Scientific Publications

Regionally-Varying Combustion Sources of the January 2013 Severe Haze Events over Eastern China

Published
2015

Thick haze plagued northeastern China in January 2013, strongly affecting both regional climate and human respiratory health. Here, we present dual carbon isotope constrained (Δ(14)C and δ(13)C) source apportionment for combustion-derived black carbon aerosol (BC) for three key hotspot regions (megacities): North China Plain (NCP, Beijing), the Yangtze River Delta (YRD, Shanghai), and the Pearl River Delta (PRD, Guangzhou) for January 2013. BC, here quantified as elemental carbon (EC), is one of the most health-detrimental components of PM2.5 and a strong climate warming agent. The results show that these severe haze events were equally affected (∼ 30%) by biomass combustion in all three regions, whereas the sources of the dominant fossil fuel component was dramatically different between north and south. In the NCP region, coal combustion accounted for 66% (46-74%, 95% C.I.) of the EC, whereas, in the YRD and PRD regions, liquid fossil fuel combustion (e.g., traffic) stood for 46% (18-66%) and 58% (38-68%), respectively. Taken together, these findings suggest the need for a regionally-specific description of BC sources in climate models and regionally-tailored mitigation to combat severe air pollution events in East Asia.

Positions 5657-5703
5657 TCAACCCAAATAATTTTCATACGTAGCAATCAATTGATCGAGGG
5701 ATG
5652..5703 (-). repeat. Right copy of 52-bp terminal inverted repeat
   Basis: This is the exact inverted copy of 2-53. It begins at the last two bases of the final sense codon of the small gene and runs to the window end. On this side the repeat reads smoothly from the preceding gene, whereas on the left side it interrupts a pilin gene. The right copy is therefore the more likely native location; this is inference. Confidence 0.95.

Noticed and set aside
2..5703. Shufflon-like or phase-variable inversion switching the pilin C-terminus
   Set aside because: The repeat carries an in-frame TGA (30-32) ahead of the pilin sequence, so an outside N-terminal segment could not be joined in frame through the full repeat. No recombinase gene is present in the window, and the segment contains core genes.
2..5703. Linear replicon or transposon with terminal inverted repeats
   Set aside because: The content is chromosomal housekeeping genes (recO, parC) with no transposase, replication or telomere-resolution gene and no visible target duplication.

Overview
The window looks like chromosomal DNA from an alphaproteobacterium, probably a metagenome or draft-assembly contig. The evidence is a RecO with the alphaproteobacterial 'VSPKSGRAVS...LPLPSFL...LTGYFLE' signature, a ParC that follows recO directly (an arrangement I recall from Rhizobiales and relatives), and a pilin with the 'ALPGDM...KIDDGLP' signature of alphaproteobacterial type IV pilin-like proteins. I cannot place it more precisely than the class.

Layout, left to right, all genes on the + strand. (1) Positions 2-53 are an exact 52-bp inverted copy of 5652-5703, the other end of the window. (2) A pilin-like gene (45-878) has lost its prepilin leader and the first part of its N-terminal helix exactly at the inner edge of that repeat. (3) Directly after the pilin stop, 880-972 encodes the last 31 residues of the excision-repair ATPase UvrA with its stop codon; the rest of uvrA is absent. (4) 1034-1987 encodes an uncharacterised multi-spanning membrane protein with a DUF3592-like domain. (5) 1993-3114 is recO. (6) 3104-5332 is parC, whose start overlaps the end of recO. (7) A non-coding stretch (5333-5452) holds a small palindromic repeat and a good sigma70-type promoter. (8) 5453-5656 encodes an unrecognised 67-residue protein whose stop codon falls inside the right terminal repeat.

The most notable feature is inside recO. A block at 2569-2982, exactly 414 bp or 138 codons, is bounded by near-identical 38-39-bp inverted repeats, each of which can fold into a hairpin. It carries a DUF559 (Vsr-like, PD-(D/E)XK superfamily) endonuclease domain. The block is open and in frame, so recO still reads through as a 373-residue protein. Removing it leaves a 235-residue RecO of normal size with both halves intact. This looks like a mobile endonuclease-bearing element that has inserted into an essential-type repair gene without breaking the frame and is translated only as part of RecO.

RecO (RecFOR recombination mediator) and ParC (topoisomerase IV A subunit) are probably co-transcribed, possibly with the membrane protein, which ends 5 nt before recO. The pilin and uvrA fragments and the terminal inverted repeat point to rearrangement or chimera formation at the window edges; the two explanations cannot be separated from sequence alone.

August Andersson, Junjun Deng, Ke Du, Mei Zheng, Caiqing Yan, Martin Sköld, and Örjan Gustafsson (2015) Regionally-Varying Combustion Sources of the January 2013 Severe Haze E vents over Eastern China, Environ. Sci. Technol. 49(4):2038–2043.

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Pollutants (SLCPs)